This is a resubmission application for the Cardiovascular Behavioral Medicine Research Training grant (HL07560), continuously funded since 1983. The purposes of our program are to provide advanced training in cardiovascular behavioral medicine research methods and knowledge to postdoctoral and predoctoral fellows. Specifically, our training program for the postdoctoral and predoctoral trainees is designed to foster proficiency in four distinct areas: ? Principles of behavior and behavior change, through which the theoretical underpinnings of behavioral risk factors are understood and interventions designed. ? Research methods and statistics, whereby the skills necessary for designing and conducting research and for drawing valid inferences from empirical data are developed, with exposure to analytic approaches to complex longitudinal data. ? Cardiovascular physiology and psychophysiology, through which an understanding is established of the cardiovascular and metabolic functioning in the healthy human. ? Cardiovascular diseases, including disparities among populations and principles of pathophysiology as related to disorders of the heart and vasculature and state of the art approaches to assessing biomarkers of risk and imaging subclinical and clinical cardiovascular diseases. Based on these foundations, our program facilitates the development of independent clinical research scientists who take a multidisciplinary approach within the following three primary areas of concentration: mechanistic pathways, determinants and consequences of health behaviors; and behavioral interventions to reduce cardiovascular risk. These areas and program goals align themselves closely with the NHLBI special programmatic emphases for training and the NHLBI Strategic vision for research in the next 5 to 10 years, and fill an important niche in the NHLBI T32 portfolio. Our training program benefits from the participation of enthusiastic and committed faculty who mentor our trainees from the Departments of Psychiatry, Psychology, Medicine, Health and Physical Activity, and Epidemiology and newly appointed training faculty who are physician scientists. The diverse faculty provide collaborative and innovative research training in the above three primary areas. Our program also benefits from the availability of appropriate course offerings; the history of multidisciplinary research and training efforts by the above departments; and training resources at the University of Pittsburgh?s School of Medicine, including the Clinical and Translational Science Research Institute, and Dietrich School of Arts and Sciences. Support is requested to continue the program at the level of 4 postdoctoral and 4 predoctoral trainees.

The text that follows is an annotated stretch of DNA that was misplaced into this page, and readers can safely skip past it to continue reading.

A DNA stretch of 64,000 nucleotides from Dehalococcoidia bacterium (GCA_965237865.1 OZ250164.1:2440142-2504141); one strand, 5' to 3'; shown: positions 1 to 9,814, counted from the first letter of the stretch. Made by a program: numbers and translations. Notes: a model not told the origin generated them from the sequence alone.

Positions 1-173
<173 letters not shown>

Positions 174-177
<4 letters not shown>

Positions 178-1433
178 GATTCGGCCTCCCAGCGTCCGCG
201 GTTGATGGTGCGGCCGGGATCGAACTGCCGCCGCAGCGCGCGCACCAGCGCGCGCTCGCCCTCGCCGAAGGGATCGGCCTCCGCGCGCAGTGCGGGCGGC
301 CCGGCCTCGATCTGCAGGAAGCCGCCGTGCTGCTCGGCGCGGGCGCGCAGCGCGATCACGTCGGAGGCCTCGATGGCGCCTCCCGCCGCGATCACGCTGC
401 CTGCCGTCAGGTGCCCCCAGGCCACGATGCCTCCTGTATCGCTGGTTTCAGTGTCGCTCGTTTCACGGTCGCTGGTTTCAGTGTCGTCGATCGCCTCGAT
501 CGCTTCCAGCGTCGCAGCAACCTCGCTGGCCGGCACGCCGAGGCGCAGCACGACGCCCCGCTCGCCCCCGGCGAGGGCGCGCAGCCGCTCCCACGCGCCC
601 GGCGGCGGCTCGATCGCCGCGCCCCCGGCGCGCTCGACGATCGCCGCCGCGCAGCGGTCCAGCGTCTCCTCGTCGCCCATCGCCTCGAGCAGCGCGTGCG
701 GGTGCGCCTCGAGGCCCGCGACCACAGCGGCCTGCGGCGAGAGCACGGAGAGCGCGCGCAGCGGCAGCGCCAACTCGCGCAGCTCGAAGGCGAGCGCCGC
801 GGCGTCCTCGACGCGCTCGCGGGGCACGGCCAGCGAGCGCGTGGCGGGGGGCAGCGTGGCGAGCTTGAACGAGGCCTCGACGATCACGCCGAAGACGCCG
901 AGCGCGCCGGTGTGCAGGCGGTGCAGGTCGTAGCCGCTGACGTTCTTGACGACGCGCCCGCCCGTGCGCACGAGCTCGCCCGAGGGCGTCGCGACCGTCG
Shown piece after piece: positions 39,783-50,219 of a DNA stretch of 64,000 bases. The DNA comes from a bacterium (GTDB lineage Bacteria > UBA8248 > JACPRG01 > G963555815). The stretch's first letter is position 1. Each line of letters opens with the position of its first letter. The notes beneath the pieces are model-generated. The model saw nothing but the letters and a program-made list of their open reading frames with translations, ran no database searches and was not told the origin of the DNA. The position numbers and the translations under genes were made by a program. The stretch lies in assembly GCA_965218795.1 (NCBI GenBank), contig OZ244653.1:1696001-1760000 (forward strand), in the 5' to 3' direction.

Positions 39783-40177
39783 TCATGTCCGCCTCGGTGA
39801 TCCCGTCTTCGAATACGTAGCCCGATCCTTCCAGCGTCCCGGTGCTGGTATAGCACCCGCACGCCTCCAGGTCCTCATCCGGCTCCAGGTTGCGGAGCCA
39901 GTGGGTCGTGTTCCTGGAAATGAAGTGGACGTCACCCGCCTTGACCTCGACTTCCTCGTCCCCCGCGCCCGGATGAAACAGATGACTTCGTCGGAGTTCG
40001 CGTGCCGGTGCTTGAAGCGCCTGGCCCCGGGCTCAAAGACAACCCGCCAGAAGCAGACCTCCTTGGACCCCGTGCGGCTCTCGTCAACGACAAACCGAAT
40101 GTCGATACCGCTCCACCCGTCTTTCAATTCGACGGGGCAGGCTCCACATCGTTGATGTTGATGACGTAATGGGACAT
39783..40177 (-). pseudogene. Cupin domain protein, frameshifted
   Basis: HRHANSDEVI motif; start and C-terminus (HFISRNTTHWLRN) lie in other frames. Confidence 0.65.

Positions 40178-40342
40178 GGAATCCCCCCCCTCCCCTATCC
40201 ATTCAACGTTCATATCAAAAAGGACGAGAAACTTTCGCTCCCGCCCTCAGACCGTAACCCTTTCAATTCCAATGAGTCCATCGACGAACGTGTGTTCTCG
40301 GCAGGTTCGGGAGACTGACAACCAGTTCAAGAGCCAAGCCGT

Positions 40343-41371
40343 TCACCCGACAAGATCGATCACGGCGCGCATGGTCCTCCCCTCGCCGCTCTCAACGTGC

The Centers for Disease Control estimates that 50% of mortality from the 10 leading causes of death in the United States can be traced to enduring patterns of individual behaviors, e.g., maladaptive responses to stress, depression and anxiety, and health behaviors. To further understand and prevent the leading cause of death, cardiovascular disease, the United States needs to invest in training scientists who conduct high quality, innovative research on the interface of psychology, cardiology, and public health. To address this need, our program is dedicated to providing advanced training in cardiovascular behavioral medicine research.
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